On 12 July, the government released the English Housing Survey for 2016-17.
It lays bare the insecure and expensive reality for households forced to rent privately.
A house becomes a home
The statistics show the shocking insecurity of renting privately through the assured shorthold tenancy when compared to more secure social tenancies. The report breaks down the amount of time people have lived in their home by tenure type. Of the households surveyed, 935,000 private renters have been in their home for less than one year. In contrast, only 227,000 have lived in their homes for between 10 and 20 years. And only 49,000 private renters have been in their homes for 30 or more years.
So the trend for private renters is that they’re more likely to have been in their home for a shorter amount of time. But this trend is reversed for social renters with more secure tenancies. 886,000 social renters surveyed have been in their homes for between 10 and 20 years, compared to 326,000 with less than one year’s occupancy.
The director of the campaign group Generation Rent, Dan Wilson Craw, believes these opposing trends are due to the insecurity of private tenancies. In a press release seen by The Canary, he stated:
Too many renters have had to move because of poor quality, high rents or their landlord’s whim. This failure of the housing market is unacceptable, especially when children are having their lives uprooted unnecessarily. The government must start protecting tenants and give them confidence to complain about disrepair by restricting rent rises and abolishing Section 21, the landlords’ ability to evict with no reason.
Furthermore, the statistics show that if a household is claiming housing benefit, it’s likely to be far worse off if it’s renting privately. On average, private renters pay £67 per week on rent after benefits. Whereas social renters pay just £19 per week. And this is despite private renters on average receiving £103 per week in housing benefit compared to £82 for social renters.
The statistics also show how the government’s punitive welfare policies disproportionately affect private renters. For socially renting single parents, the average amount of rent they owe on top of their housing benefit is £22 per week. But the same group renting privately on average owe £67 per week after benefits. Single parents have been the worst affected by the benefit cap as it limits the benefits of people who aren’t in work. Typically they struggle to find affordable childcare to allow them to return to work.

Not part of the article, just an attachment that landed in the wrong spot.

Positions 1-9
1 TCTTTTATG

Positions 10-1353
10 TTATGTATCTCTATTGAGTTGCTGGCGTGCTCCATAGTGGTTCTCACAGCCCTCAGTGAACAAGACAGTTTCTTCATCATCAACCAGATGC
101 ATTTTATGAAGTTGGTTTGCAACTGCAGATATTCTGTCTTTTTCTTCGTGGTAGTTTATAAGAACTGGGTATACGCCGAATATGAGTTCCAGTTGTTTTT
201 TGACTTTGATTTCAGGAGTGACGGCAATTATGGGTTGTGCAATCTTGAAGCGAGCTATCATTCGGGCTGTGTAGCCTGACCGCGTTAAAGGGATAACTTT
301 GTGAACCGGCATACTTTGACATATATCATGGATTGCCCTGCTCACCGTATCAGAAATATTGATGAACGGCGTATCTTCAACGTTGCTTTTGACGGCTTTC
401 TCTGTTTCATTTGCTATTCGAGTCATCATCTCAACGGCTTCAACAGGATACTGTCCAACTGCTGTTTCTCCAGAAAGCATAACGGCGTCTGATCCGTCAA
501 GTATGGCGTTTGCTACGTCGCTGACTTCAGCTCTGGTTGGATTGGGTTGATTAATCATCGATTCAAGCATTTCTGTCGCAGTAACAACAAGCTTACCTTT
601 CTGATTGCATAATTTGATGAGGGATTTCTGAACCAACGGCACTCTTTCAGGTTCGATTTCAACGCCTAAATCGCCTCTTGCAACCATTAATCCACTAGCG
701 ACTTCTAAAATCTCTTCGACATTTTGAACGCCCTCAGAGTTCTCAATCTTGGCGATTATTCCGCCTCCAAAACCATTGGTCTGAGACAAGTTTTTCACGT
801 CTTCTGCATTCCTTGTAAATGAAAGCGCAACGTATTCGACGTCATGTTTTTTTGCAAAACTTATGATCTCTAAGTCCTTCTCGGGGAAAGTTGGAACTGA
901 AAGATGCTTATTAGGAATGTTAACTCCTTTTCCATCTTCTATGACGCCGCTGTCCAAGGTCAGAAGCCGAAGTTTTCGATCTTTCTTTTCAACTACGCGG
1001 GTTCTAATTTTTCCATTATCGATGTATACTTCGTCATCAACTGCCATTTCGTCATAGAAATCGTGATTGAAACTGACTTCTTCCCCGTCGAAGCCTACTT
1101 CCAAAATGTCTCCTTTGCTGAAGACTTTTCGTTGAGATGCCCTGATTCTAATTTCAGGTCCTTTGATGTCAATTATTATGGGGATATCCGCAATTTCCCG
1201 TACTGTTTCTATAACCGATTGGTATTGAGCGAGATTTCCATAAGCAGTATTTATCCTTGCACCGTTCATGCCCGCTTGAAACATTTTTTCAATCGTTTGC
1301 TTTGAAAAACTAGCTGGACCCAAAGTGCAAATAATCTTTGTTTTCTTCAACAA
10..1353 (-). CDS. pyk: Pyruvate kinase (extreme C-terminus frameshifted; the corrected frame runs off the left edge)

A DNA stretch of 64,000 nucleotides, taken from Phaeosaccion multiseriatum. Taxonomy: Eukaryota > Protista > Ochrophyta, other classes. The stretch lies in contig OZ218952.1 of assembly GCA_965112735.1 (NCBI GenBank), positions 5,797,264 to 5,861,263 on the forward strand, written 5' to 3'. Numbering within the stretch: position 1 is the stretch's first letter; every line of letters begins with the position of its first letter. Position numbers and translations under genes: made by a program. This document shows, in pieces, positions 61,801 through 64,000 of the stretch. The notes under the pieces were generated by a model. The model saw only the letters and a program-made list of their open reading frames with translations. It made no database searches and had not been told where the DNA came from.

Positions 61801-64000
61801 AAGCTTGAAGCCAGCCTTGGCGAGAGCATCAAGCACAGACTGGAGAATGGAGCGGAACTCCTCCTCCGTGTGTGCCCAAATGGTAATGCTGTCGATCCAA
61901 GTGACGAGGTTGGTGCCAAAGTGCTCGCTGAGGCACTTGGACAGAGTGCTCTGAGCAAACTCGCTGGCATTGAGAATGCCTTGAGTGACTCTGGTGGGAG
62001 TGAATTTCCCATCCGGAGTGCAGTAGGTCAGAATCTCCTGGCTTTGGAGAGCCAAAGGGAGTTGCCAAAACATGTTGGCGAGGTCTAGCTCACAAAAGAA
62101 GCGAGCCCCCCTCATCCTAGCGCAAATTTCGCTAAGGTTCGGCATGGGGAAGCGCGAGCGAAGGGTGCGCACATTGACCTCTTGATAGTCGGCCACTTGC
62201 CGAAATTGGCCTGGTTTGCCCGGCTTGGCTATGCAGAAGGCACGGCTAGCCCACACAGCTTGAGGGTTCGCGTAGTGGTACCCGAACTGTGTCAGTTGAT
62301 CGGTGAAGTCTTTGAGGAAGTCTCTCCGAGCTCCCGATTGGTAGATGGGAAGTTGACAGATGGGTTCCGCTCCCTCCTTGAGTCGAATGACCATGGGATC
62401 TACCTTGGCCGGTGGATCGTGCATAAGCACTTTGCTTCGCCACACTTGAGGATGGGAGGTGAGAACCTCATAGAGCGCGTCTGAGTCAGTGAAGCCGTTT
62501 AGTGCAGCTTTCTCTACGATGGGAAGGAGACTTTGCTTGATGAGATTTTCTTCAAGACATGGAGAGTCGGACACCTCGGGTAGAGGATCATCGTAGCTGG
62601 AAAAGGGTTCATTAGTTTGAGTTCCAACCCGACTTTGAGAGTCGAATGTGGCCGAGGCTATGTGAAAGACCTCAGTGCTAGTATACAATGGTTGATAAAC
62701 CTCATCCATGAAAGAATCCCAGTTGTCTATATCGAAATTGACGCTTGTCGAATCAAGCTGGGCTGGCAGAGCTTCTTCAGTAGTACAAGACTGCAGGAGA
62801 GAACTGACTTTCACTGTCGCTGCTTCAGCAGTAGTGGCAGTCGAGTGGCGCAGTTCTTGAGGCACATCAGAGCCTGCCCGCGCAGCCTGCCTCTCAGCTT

And the expense of private renting is preventing people from saving. As Generation Rent tweeted:
#EnglishHousingSurvey is out today. 2.7m private renter households expect to buy a home, but fewer than 1m have more than £5000 saved. They need a rental sector that provides stability & affordability while they're stuck there
— Generation Rent (@genrentuk) July 12, 2018
The bigger picture
The statistics add weight to the growing consensus that the private rented sector is not fit for purpose. Estate agency Knight Frank estimates that a quarter of households will be renting privately by 2021. This is not through choice but due to astronomic house prices and the decline of social housing stocks.
It’s categorically unfair that people forced into the perils of private renting have far less security whilst paying far more.
– Sign Generation Rent’s petition to end unfair Section 21 evictions.
– Sign up with Generation Rent to learn more about their campaigns and local renters’ groups.
Featured image via Paul Mison/Flickr
We need your help ...
The coronavirus pandemic is changing our world, fast. And we will do all we can to keep bringing you news and analysis throughout. But we are worried about maintaining enough income to pay our staff and minimal overheads.
Now, more than ever, we need a vibrant, independent media that holds the government to account and calls it out when it puts vested economic interests above human lives. We need a media that shows solidarity with the people most affected by the crisis – and one that can help to build a world based on collaboration and compassion.
We have been fighting against an establishment that is trying to shut us down. And like most independent media, we don’t have the deep pockets of investors to call on to bail us out.
Can you help by chipping in a few pounds each month?